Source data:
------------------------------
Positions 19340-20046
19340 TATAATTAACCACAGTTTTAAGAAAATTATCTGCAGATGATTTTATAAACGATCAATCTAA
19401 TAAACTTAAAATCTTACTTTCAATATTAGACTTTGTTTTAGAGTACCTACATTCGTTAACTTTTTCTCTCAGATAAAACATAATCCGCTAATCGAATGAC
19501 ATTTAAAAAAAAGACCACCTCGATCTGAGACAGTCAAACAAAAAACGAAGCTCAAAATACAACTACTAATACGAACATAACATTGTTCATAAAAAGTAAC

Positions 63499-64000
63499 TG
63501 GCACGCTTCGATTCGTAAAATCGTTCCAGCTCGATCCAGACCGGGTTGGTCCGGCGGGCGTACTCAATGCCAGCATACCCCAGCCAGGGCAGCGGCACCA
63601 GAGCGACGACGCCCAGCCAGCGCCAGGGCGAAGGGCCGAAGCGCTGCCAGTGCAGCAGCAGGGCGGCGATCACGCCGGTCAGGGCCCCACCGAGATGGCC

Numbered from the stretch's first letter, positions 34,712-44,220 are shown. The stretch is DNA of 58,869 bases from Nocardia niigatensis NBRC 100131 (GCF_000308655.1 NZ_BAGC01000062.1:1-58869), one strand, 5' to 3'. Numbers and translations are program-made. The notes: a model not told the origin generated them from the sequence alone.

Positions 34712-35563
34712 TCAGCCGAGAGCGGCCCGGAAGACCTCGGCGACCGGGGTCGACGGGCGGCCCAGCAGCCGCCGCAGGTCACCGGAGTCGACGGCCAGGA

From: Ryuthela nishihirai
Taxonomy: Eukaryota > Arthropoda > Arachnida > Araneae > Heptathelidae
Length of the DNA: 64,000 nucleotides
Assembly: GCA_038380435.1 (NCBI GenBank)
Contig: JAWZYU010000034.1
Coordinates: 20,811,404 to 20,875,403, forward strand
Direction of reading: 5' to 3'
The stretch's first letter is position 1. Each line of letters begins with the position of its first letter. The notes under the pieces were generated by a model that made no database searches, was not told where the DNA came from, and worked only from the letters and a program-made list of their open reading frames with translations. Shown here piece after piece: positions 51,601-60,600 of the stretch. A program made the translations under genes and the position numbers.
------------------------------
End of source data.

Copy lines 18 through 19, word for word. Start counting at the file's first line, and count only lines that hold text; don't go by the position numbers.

Direction of reading: 5' to 3'
The stretch's first letter is position 1. Each line of letters begins with the position of its first letter. The notes under the pieces were generated by a model that made no database searches, was not told where the DNA came from, and worked only from the letters and a program-made list of their open reading frames with translations. Shown here piece after piece: positions 51,601-60,600 of the stretch. A program made the translations under genes and the position numbers.